Now we have the exact colors we want in the image, I’ll show you how you can convert any given color to the other most common formats used today. For example, if you’re given RGB values, but you want to use its Hex values with your CSS or application, you need to convert it to Hex accurately. And if you know the Hex colors, but you don’t know the RGB values (like in the example above), you can convert them to RGB values.

HEX->RGB conversion code:

So, we want the RGB colors for the Seahaws Blue hex color #002244 in this example.

First, we will allow user/you to enter the hex value as a string WITH or WITHOUT ‘#‘ prefix. Then we should ensure that it’s in correct format and contains a valid hex string. To do this, we can use the built-in Regular Expression module in Python.

We also need to make sure to remove any leading or trailing space characters (which happens quite a bit when pasting inputs), otherwise, the math conversion will fail.

Next, we check (line #7 in image below) if RegEx returned True on that match, if it did, we know it’s a valid input. But before we apply the conversion math, we have to ensure that there are no other non-numeric characters left in the string by checking for ‘#’ which is a common and required prefix for hex codes. In this case, we want to remove it if it exists and then do the conversion. See lines #10 ,11.

Finally, we convert the cleaned up string containing hex value into a single integer using base 16 because, we’re dealing with hex based input (line #14) and we’re converting to a valid integer in base 10 using int().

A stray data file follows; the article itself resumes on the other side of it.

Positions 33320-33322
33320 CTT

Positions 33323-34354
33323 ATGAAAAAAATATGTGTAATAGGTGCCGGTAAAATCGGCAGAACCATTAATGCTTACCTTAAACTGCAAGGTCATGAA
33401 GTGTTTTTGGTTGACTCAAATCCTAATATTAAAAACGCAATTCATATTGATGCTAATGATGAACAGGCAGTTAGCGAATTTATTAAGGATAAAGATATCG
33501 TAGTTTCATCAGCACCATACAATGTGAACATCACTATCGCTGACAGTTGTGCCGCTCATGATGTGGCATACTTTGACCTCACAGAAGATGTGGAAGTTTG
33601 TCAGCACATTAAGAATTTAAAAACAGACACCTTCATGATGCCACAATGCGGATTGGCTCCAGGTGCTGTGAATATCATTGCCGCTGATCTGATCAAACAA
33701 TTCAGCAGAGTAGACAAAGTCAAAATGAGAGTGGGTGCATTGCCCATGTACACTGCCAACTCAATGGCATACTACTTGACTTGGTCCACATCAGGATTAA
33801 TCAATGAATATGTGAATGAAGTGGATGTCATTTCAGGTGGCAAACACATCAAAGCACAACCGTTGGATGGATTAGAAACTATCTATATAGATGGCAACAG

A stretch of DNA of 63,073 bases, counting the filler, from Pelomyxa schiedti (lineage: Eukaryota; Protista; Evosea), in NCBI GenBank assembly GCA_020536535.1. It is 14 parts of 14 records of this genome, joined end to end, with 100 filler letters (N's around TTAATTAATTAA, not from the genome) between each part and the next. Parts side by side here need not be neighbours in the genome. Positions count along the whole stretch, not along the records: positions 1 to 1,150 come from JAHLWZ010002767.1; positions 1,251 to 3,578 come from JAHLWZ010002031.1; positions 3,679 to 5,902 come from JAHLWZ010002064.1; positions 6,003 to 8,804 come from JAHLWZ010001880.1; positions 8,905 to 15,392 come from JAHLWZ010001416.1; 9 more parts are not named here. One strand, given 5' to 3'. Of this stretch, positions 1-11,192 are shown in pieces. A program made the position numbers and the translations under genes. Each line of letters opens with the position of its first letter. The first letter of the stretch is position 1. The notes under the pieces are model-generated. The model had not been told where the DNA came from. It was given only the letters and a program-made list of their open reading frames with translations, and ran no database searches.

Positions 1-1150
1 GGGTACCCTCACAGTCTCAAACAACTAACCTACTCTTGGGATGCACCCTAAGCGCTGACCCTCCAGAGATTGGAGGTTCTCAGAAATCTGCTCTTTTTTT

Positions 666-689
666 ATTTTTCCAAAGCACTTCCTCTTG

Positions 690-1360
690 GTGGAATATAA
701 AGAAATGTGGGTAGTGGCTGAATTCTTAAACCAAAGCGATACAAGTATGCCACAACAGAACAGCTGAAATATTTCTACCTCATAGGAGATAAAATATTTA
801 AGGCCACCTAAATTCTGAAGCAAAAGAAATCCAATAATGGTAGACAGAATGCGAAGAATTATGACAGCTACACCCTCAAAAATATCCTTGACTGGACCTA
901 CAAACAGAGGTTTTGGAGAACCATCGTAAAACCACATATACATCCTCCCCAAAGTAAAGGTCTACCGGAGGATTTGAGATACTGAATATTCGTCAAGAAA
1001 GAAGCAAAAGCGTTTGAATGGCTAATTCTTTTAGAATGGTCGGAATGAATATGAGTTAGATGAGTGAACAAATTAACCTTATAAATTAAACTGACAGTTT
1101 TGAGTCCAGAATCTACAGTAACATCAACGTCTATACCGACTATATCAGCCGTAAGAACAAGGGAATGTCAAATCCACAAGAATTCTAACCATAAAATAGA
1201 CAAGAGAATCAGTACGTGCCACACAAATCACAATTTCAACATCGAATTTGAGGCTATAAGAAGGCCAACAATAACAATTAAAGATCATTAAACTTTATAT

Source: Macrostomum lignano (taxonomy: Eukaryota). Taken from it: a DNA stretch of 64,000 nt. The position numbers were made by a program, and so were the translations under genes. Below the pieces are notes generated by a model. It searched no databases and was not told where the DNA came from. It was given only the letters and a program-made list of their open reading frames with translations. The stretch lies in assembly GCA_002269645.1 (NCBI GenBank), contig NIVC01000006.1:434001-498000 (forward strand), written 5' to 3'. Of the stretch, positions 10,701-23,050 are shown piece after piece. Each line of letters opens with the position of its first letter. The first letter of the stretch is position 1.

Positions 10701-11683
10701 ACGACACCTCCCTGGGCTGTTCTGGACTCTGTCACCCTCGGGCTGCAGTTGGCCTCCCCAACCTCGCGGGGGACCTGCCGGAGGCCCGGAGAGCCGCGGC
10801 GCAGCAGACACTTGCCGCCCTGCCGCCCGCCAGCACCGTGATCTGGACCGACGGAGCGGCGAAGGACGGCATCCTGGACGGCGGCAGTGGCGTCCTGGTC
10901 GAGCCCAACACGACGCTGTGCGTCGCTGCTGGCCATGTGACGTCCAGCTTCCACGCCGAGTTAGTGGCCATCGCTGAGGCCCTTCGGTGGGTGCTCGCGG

This block of code is shown below.

Ok, we are about halfway there. So far, we have a integer value from the hex code stored in variable hex_value. Now we need to break up this integer into R, G, B chunks where each value will be up to maximum value of integer 255. The way to do this is by bitwise operators such as Shift and AND. The block of code is below with explanation below.

First, we shift the bits of hex_value 16 positions to the right, effectively discarding the green and blue components of the color value and leaving us only with the red component. Then the & operator takes the result of the right shift operation and performs a bitwise AND with the value 0xff (255 in decimal). This causes the extraction of the lowest 8 bits of the shifted value, which together represent the red component of the color value. Next, we right-shift by 8 bits and do the same as above to extract green component and so on until the final red value. Why 16 bits, and then 8 bits? Because the hexadecimal color value we are working with is a 24-bit value.